Rory West Jr. shown taking a GPS Position with a PLGR along the edge of a taro field on Ta'u Island.

 2002 aerial photograph showing coconut trees and banana trees adjacent to a freshly planted taro field, Ofu Island.

Samoan Crops from upper left: taro, breadfruit, bananas, coconuts.

 NPSA land delineation shown above the village of Vatia, Tutuila Island, American Samoa.

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Joni Piercy, Alaska Support Office
Subsistence Hunting in Aniakchak National Monument & Preserve

For thousands of years, Alaska natives have relied on fish, wildlife, and other natural resources to provide food, shelter, clothing, transportation, handicrafts and trade. Today, many Alaska native and non-native people continue to depend on the land for their  survival and livelihood. The federal government has managed subsistence hunting and trapping on its lands since 1990 and at fisheries on Alaskan rivers since 1999. That year, the federal government created the first GIS hunt map on the Alaska Peninsula for the Anaikchak National Monument and Preserve. The monument, midway down the road-less peninsula, is home to a fascinating 2,000-foot-deep volcanic feature known as a caldera, which formed from the collapse of a 7,000-foot-high mountain. The NPS and other federal agencies understand the importance of subsistence hunting for those who depend on it and have used GIS mapping to show where people can fish, hunt and trap inside the monument, within federal guidelines.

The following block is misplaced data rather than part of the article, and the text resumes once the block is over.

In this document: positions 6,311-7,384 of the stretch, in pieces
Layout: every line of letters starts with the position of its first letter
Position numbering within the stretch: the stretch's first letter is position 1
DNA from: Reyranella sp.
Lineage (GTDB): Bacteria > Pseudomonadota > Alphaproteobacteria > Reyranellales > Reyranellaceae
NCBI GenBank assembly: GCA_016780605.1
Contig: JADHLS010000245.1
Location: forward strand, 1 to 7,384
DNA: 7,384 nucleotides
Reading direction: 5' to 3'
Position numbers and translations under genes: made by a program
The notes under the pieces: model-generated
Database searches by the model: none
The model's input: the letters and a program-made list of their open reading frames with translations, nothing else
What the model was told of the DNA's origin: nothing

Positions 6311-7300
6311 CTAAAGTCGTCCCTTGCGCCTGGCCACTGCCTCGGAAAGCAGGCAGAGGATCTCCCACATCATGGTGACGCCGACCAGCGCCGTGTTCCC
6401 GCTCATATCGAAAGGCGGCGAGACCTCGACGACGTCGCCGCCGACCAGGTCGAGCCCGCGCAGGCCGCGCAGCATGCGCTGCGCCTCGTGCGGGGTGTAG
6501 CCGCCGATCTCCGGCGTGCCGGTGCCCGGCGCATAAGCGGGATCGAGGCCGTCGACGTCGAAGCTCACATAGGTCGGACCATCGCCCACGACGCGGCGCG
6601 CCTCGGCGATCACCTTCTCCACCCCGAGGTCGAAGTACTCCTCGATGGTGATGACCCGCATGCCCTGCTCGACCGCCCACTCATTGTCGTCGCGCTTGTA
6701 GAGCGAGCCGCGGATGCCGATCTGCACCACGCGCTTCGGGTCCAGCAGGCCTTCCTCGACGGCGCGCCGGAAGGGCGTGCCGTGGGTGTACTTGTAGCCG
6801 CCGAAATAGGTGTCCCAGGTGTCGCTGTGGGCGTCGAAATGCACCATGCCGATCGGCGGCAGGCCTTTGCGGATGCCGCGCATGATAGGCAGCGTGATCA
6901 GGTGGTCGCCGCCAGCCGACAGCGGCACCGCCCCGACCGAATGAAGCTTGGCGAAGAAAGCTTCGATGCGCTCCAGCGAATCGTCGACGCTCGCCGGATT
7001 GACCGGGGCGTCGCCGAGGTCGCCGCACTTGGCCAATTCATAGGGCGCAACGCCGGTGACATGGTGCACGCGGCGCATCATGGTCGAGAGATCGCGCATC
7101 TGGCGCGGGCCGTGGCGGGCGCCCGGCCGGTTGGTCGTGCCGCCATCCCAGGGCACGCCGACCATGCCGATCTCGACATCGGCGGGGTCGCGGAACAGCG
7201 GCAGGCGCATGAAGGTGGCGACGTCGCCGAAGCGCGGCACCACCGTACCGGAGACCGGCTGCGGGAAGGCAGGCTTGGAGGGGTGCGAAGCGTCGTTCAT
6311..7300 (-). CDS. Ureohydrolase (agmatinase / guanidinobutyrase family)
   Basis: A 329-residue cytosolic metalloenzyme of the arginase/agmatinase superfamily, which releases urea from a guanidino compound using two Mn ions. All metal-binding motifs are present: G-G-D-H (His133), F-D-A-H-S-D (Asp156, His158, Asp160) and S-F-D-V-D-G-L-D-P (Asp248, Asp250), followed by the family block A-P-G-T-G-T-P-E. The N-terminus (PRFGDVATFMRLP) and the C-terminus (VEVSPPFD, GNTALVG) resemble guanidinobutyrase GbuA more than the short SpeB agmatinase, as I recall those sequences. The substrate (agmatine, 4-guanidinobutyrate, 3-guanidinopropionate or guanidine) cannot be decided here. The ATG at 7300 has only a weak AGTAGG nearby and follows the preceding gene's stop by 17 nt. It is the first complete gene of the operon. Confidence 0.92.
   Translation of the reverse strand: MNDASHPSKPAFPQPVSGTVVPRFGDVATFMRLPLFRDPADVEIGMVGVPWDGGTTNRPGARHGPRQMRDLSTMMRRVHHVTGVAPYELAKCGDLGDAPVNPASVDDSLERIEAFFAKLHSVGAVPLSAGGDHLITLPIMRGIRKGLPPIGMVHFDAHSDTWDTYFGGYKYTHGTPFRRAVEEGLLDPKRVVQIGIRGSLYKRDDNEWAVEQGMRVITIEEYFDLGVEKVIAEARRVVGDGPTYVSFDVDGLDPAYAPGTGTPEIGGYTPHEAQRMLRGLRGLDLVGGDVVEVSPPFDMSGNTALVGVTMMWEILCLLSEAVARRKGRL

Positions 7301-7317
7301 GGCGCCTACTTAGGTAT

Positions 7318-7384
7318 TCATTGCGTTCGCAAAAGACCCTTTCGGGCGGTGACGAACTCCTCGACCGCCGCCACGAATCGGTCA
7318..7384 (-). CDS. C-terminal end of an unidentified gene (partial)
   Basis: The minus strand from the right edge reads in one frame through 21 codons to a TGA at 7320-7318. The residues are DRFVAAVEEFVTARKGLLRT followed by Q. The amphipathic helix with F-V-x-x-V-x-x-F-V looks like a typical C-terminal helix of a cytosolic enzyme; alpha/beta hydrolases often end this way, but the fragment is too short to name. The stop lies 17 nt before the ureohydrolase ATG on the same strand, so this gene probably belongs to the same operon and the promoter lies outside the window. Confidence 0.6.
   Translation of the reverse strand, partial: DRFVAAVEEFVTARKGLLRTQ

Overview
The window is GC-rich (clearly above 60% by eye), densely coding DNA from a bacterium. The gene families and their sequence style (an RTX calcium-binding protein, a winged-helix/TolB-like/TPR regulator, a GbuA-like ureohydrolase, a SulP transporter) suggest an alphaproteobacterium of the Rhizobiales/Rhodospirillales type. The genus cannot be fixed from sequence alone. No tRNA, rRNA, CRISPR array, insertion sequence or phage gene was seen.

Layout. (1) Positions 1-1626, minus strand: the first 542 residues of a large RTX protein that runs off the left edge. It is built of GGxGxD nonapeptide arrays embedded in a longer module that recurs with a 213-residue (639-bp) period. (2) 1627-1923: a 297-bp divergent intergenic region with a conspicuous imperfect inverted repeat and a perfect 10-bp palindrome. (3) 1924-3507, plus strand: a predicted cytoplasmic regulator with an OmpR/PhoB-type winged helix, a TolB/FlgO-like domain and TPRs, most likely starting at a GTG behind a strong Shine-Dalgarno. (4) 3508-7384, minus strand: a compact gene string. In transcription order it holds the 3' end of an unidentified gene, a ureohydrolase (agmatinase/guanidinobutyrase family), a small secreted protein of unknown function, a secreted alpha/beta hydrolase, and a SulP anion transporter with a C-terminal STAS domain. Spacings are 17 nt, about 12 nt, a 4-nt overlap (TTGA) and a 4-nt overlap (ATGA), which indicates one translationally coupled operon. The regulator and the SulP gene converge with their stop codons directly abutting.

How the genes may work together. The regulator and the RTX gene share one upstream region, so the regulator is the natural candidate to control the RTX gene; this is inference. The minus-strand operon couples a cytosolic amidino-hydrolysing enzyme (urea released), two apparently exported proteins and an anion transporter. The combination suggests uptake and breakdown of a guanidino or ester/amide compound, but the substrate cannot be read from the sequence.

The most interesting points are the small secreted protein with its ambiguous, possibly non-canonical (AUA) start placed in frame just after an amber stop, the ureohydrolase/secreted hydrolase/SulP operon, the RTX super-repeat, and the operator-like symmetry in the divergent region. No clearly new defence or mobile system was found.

The "Gates" from Surprise Lake

Aniakchak National Monument & Preserve; Federal Public Lands Under Subsistence Hunting Regulations.

Salmon is a valuable subsistence resource and accounts for nearly 50% of the subsistence foods used by residents of communities near the Aniakchak NMPr.

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Bob Strobe, Alaska Support Office
Kantishna Hills Mining Court Cases, Denali National Preserve

GIS is helping the National Park Service pay a fair price for privately held mining claims inside the Denali National Park and Preserve in Alaska. The expansion of McKinley National Park to the newly created Denali preserve in 1980 included an area of placer and lode mining claims for gold and other minerals. The NPS has been buying these claims whenever possible for preservation, sometimes ending up in court over the issue of paying fair market value. In these disputes, the park has used GIS maps based on data collected from aerial photographs and other technology to show the extent of mining on the upper reaches of Caribou Creek in the preserve. GIS maps helped show that one plaintiff had mined more gold than stated in court. As a result, a judge valued the mining claims at about $1 million instead of the $8 million sought by the plaintiff, a savings of $7 million to the government.

Kantishna Hills Mining Court Case Exhibit